Those First Few Pages: 8 Hooks That Get Me

One of the criticisms I often hear levelled at books is that they take a while to “get interesting”. Even well-crafted first chapters can be a tad slow if the characters, world and story haven’t fully sunk their claws in yet. Nonetheless, I think most readers know to stick with a promising book even if it’s not immediately riveting, because they will be rewarded if and when those claws do sink in. Some of my favourite books had beginnings that didn’t powerfully hook me, so I don’t expect to be utterly wooed from the first line, or even the first few pages.

Occasionally, however, I am. Some books have striking openings that grab me and tug me forward, creating a level of excitement I might not normally expect for at least a few chapters. I always find these beginnings impressive, and enjoy trying to pinpoint what it was about them that drew me and other readers who raved about them in so completely. So for this post, I thought I’d do just that, and look at few “hooks” from beginnings that enthralled me:

1. A Great Injustice

Book Cover: The Hunger GamesIf a book opens with a character being treated unfairly, or facing great injustice, it can be a powerful hook. This is probably because it’s a quick way to provoke empathy and outrage, and make us tense as we wait to see if the unfairness will be seen through to its conclusion (e.g. impending execution, forced marriage, exile, punishment). It can also make us long for revenge, and let’s face it, there are few more thrilling hooks in a story than revenge! Both The Hunger Games and The Tombs of Atuan grabbed me with beginnings like this.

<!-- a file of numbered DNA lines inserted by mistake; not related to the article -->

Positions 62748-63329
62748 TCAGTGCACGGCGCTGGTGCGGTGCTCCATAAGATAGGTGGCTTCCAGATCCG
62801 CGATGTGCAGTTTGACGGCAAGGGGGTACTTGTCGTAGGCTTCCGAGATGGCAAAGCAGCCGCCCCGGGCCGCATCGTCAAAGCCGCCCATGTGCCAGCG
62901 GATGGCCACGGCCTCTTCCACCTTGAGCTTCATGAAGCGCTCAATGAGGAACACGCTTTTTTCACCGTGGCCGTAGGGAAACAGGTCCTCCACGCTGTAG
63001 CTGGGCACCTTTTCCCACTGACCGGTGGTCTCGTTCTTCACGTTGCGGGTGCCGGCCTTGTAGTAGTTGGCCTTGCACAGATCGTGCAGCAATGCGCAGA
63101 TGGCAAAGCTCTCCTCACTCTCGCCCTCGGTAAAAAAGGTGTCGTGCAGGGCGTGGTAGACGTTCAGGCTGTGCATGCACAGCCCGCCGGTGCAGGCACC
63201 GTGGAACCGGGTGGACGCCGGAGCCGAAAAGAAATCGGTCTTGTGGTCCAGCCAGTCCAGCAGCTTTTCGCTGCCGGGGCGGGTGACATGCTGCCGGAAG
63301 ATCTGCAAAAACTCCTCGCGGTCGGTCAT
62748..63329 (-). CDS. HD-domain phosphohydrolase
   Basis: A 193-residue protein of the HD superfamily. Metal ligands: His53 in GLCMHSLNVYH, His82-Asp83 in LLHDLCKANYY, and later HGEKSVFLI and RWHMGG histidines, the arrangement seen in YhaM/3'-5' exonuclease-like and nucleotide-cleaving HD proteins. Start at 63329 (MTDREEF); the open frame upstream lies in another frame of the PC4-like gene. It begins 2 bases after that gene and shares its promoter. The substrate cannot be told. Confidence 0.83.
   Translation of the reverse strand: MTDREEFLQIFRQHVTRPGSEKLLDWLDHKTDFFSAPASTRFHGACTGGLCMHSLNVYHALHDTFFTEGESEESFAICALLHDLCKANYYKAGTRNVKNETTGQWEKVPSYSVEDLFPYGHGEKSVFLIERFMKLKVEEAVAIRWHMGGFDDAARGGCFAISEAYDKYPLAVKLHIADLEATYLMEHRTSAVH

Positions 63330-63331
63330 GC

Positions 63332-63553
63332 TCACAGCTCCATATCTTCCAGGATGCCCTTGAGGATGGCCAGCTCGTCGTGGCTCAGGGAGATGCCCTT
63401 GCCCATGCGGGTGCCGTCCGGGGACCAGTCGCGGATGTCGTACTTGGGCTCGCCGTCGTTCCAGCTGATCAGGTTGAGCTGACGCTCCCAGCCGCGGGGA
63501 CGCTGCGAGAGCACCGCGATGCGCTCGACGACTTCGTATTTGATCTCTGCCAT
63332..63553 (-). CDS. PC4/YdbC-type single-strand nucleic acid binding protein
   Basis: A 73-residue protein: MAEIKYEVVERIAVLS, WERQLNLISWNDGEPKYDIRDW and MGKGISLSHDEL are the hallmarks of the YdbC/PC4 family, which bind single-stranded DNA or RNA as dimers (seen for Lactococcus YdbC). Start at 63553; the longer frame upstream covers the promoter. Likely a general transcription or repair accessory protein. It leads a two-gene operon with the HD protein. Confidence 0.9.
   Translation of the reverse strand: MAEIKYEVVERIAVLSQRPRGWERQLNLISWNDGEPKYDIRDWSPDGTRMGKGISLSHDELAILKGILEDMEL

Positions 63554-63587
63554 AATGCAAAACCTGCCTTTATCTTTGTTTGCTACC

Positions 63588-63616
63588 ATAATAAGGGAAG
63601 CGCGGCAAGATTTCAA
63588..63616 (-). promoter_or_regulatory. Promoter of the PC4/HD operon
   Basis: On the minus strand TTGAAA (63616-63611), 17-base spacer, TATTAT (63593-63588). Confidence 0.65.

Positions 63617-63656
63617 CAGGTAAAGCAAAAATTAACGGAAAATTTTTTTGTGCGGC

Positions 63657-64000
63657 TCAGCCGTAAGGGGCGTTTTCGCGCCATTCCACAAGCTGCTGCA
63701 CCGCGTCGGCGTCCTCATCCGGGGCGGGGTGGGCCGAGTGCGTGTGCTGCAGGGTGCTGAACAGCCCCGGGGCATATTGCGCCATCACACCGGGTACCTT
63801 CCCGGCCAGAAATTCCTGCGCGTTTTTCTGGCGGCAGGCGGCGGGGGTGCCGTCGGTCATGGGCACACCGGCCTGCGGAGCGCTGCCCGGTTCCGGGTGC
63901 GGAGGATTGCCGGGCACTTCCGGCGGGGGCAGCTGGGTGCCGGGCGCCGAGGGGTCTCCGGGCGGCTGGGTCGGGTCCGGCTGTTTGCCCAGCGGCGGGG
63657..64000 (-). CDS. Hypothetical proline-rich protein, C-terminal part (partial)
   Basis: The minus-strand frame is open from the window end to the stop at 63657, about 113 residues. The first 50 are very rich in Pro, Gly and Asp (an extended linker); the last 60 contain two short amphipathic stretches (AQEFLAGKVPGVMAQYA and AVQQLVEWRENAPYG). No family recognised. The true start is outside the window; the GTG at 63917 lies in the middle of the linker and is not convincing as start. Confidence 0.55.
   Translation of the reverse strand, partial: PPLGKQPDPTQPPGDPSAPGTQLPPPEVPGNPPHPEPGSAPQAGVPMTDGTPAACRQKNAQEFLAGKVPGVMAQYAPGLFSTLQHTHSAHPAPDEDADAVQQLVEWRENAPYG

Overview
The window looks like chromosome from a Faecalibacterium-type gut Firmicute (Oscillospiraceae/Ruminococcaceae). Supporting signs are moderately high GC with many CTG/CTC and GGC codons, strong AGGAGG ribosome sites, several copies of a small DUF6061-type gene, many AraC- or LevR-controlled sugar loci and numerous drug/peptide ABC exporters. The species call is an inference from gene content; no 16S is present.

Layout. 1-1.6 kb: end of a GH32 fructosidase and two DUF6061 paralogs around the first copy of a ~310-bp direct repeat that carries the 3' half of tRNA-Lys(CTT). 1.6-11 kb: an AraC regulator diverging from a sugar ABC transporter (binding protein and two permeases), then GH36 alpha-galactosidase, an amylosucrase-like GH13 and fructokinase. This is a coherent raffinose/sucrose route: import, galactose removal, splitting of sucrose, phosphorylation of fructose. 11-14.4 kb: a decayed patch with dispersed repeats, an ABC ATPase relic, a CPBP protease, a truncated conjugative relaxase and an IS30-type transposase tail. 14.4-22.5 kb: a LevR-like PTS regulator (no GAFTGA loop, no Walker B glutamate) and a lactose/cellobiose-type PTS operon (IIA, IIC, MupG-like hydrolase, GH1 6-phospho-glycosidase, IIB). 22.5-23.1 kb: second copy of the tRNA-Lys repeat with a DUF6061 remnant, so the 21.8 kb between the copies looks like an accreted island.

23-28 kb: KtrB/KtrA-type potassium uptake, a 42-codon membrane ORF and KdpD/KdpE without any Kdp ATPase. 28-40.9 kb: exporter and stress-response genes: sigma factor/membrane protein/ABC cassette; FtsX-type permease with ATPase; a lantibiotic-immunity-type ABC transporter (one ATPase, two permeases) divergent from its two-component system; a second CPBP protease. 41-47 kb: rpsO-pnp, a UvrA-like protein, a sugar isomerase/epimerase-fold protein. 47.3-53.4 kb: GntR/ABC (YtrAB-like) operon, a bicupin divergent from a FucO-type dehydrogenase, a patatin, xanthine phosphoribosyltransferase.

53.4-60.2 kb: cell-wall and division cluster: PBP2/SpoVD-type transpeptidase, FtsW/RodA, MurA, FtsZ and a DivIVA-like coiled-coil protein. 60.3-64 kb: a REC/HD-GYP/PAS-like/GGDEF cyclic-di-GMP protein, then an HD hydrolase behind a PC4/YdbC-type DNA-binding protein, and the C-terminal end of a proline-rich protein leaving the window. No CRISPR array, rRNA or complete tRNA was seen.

There is, however, one caveat: because of the flood of YA dystopias out there, a standard “downtrodden peasant teen at the mercy of an oppressive government” scenario can just as easily elicit eye-rolls as turn heads, especially if it is written in an unimaginative, clichéd way.

2. A Fascinating Concept or Premise

Book Cover: Ready Player OneUnsurprisingly, a book can lure readers by dangling a fascinating premise in front of them in the form of a tagline or blurb… but it will only seal the deal if that premise is laid out well in the first pages. Ready Player One, for example, opened with an explanation of a premise that immediately made me want to stick around (the designer of virtual reality world dies and leaves massive fortune to whoever finds the ‘easter eggs’ he hid in the game).

But it’s not all about glitzy premises that sound good in a tagline – fantasy and science fiction lovers such as myself can also be swayed by openings that introduce highly original worlds and situations, intriguing magical powers, and fascinating futuristic concepts. For example, the way the necromancy in Sabriel worked had me intrigued from the get go.